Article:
<%@ Language=JavaScript %> Introductory Genetics -- Fornari

Biology Dept.

DePauw University

Fall 2013
Instructor: Fornari

BIO 215A
Introduction to

 Cells & Genes

Lecture - MWF 2:50-3:50 PM in
 *Olin 241*

click here for all resgistration information

Instructor: Chet Fornari
Olin 232; e-mail: cfornari

1040  BIO 215B 


(1) Essential Cell Biology, Third Edition

NOT required (only for review if you need it): (2) An Itnroduction to Chemistry for Biology Students

"The key to every biological problem must finally be sought in the cell,
for every living organism is, or at sometime has been, a cell."
--E.B. Wilson, cell biologist (1925)

"Molecular Biology is the art of the inevitable. If you do it, it's inevitable you will find out how it works - in the end."
--Sydney Brenner, molecular biologist

"Science should be as simple as possible but not simpler."
--Albert Einstein

In his book, Awareness, Anthony DeMello says: "Can one be fully human without experiencing tragedy? The only tragedy there is in the world is ignorance; all evil comes from that. The only tragedy there is in the world is unwakefulness and unawareness." 


*COURSE OBJECTIVES* to learn and understand the basics of cell biology and molecular biology; to develop scientific attitudes and skills in problem-solving, and the creation and testing of hypotheses; to gain a greater appreciation for the beauty, logic and interconnectedness of the general principles and concepts underlying the biological sciences.

*RATIONALE for Course Design and Organization*

The contents of biology courses typically span atoms to biospheres; the topics covered and the sheer amount of information, details and data may seem overwhelming. This apparent burden is a reflection of the great and exciting diversity of the biological world. Basic principles, or "unifying themes" underlie this diversity, and serve to organize the biological world into a coherent science with all its concepts, laws and theories. Although biology courses have different names and emphasize different sub-fields, biological science is based on a set of common (mainly genetic, evolutionary, and biochemical/physical) principles. You should pay close attention to these "unifying themes" of biology and concentrate on making broad connections among the various subfields. Doing so will enable you to get out from under the mass of information, and make some sense of it all; then and only then will you come to appreciate the overall unity lurking within a wonderful diversity.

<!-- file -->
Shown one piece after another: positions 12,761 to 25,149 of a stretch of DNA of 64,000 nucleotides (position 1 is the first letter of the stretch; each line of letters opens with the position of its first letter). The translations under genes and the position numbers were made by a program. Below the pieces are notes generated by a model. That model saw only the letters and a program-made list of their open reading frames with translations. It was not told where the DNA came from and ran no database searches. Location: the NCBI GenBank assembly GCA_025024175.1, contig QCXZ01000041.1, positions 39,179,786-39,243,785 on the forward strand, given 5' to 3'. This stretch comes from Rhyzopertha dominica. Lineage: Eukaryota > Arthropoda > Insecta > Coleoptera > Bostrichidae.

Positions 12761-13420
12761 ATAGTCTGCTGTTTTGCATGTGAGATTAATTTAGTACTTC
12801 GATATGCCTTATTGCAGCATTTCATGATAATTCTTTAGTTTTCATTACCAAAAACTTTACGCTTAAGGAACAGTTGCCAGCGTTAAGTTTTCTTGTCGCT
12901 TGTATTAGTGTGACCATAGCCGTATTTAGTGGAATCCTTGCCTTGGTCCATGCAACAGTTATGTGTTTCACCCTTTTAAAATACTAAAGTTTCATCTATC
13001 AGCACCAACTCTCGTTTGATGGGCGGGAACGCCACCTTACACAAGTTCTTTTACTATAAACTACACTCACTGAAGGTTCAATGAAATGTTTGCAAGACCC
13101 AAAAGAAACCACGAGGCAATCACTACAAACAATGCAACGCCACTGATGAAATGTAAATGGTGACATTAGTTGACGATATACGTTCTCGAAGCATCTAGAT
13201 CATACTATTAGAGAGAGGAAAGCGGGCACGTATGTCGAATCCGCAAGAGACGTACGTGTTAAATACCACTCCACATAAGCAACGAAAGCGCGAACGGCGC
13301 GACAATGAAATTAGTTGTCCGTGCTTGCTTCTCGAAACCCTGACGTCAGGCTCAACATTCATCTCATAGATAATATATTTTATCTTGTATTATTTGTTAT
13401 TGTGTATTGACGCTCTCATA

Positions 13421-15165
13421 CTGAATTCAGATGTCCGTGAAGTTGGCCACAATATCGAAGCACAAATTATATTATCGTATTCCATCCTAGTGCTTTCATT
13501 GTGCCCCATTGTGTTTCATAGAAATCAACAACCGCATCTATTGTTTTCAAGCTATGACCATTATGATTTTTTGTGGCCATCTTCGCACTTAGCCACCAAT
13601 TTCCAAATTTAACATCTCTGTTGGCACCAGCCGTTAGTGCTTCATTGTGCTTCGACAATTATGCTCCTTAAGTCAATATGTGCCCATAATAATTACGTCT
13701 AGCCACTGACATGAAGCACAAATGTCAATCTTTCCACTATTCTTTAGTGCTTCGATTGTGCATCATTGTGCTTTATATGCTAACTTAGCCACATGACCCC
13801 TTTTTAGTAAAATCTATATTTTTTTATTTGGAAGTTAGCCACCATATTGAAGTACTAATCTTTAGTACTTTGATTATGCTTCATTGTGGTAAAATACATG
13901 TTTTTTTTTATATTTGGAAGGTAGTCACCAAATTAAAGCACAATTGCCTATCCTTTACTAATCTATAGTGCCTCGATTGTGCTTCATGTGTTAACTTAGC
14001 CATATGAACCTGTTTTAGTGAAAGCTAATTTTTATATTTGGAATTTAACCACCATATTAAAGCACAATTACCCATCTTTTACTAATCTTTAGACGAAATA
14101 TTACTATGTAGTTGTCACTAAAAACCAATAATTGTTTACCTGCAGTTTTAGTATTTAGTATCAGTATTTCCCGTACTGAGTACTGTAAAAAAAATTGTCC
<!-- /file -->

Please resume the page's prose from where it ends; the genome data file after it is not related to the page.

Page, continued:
BIO 215 is an introduction to both cell biology and molecular biology, and is a required course for the Biology and Biochemistry majors. Several upper-level courses require BIO 215 as a pre-requisite course. The pre-req course for BIO 215 is CHEM 120.

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*Tips for Success in BIO 215*  

How not only to survive BIO 215 but also to thrive and do well (i.e. learn more biology and accomplish the course objectives; WSS = web site syllabus): 

1. Attend Lectures, Know your syllabus, Follow my Organizational Plan: Use lecture discussions and your syllabus to keep track of the topics, and to organize the information into efficient study plans. Pay careful attention to how I organize each lecture, in terms of the sequence of topics and the relative time/emphasis placed on each topic. Refer to the text to read the assigned pages preferably BEFORE coming to the lecture (the reading assignments will be announced in class and summarized on the first slide of any new slide set and on the Web-site syllabus, or WSS). Other reading assignments (e.g., from Scientific American articles or other sources) will also be posted on the WSS. All lecture slides and handouts and articles can be found in your I:/drive folder for BIO 215 (see separate 1st-Day handout)